SIFMA’s Social Media & Digital Marketing Seminar made its first in-person return since 2020. What was abundantly clear between 2020 and 2023 was how drastically the world has changed in the span of just three years.
In 2020, the seminar focused primarily on marketing and sales engagement and the use of newer technologies like LinkedIn, Twitter, Facebook and YouTube. Data shared during that event indicated advisers actively using social media were more successful than those who didn’t.
Fast forward to 2023, the key conversations were:
- How firms are operating in completely new ways — with greater reliance on digital communication tools and creating brand new information risks
- The rocky economic and financial market environment, which has driven firms back toward well established and more predictable business practices
- How Securities and Exchange Commission (SEC), Financial Conduct Authority (FCA) and Commodity Futures Trading Commission (CTFC) actions were focused on the use of communication tools, including off-channel technologies as well as the newly updated Marketing Rule for investment advisers
Are financial advisers’ social media practices changing?
Putnam Investments previewed their upcoming adviser social media practices survey results at the seminar. They highlighted that:
- 79% of advisers now indicate that LinkedIn is their preferred network
- 46% of respondents indicated that LinkedIn is the only network allowed by their firm (up 16% since 2019)
- 38% of advisers use LinkedIn exclusively
- Facebook, Twitter, Instagram and YouTube usage are all down by about 30% since 2021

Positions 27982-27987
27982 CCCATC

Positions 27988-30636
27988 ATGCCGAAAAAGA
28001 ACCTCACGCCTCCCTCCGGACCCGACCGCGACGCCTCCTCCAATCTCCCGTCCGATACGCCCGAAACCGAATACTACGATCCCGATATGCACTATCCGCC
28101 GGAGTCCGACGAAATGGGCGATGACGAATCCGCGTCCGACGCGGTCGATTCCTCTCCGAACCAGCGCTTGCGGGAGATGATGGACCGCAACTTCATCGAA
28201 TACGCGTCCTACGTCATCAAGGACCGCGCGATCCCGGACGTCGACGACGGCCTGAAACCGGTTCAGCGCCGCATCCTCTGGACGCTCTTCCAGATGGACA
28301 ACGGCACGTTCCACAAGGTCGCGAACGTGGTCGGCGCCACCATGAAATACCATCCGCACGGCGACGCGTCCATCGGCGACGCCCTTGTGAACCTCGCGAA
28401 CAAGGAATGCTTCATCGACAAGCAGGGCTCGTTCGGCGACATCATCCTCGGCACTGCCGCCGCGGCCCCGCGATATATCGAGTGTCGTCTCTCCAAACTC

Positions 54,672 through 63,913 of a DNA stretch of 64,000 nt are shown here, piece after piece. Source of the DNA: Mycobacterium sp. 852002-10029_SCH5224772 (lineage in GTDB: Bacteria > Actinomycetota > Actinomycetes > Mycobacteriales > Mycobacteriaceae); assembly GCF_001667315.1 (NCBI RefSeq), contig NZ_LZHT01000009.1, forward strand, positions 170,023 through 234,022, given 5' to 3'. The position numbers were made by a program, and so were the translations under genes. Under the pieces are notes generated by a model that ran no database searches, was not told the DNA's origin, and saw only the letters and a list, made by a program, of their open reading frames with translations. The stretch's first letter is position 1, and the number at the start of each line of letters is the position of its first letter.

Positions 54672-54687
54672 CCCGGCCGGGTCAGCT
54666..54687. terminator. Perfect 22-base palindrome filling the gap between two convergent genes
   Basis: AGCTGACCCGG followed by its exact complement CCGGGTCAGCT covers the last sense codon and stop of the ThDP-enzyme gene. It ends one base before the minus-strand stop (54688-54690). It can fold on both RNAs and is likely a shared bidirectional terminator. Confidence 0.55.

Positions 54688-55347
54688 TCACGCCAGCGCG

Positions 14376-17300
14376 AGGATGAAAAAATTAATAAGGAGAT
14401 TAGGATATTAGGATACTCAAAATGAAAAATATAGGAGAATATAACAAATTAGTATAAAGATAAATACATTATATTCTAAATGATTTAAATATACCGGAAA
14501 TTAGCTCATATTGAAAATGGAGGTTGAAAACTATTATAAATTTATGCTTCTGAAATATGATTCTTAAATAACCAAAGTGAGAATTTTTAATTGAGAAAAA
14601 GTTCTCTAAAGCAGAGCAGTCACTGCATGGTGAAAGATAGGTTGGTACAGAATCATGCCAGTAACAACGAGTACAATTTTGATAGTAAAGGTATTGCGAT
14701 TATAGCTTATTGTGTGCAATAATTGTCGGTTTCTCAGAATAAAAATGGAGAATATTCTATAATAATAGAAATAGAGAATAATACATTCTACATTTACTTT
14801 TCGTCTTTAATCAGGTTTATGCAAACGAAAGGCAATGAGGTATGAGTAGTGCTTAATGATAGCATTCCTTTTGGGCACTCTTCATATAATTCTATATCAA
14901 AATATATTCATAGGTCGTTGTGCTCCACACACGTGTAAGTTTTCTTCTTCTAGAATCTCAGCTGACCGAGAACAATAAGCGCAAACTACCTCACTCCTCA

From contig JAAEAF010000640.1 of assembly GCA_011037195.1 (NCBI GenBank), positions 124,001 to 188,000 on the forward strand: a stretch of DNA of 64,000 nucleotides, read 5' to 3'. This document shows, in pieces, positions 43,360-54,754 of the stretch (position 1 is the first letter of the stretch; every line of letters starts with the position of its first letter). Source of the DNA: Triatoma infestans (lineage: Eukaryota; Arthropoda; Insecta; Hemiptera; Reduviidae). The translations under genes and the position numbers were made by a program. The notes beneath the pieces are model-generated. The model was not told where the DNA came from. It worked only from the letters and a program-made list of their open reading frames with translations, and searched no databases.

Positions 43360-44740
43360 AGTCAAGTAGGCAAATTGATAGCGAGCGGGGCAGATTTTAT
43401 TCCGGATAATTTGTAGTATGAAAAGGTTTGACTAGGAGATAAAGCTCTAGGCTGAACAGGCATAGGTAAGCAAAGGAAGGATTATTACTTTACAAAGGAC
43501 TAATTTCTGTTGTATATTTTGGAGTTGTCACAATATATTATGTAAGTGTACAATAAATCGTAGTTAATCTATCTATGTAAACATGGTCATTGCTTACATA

- 52% of advisers believe that social media will not have a significant role in marketing due to company compliance policies
So, yes, practices are evolving. Advisory firms are playing it safe in response to regulatory enforcement and the updated Marketing Rule.
Regulators are likely to add to the pressure this year as noted in the Financial Industry Regulatory Authority (FINRA) Exam Priorities letter that noted a likely sweep involving the use of finfluencers, gamification, and other engagement practices. As noted at the seminar by FINRA’s Head of Advertising Regulation Amy Sochard, firms continue to struggle with recordkeeping and supervision of today’s social content.
The ongoing off-channel communications challenge
Other panelists and attendees echoed that last remark, looking for additional guidance to address deficiencies related to off-channel communications risk.
This is where the topic becomes more than just the adviser’s use of social media. It’s about broader compliance and governance practices for any approved communications tool, along with the inspection and monitoring that firms undertake to uncover the potential use of prohibited tools. As we have previously written, this is a firm-wide challenge that spans social media, mobile apps and collaborative tools – and across all levels of the firm.
This challenge, starting with the initial decision of choosing to permit or prohibit a specific communications tool, is the subject of our upcoming panel discussion at the SIFMA C&L Conference on March 13 in San Diego. We’ll report live from the event and will share how firms are adjusting supervisory processes to ensure that they are staying in step with developments in communications technology and the ongoing focus from regulators.
Author: Robert Cruz – Vice President, Information Governance at Smarsh.
Robert is Vice President, Information Governance for Smarsh. He has more than 20 years of experience in providing thought leadership on emerging topics including cloud computing, information governance, and discovery cost and risk reduction.
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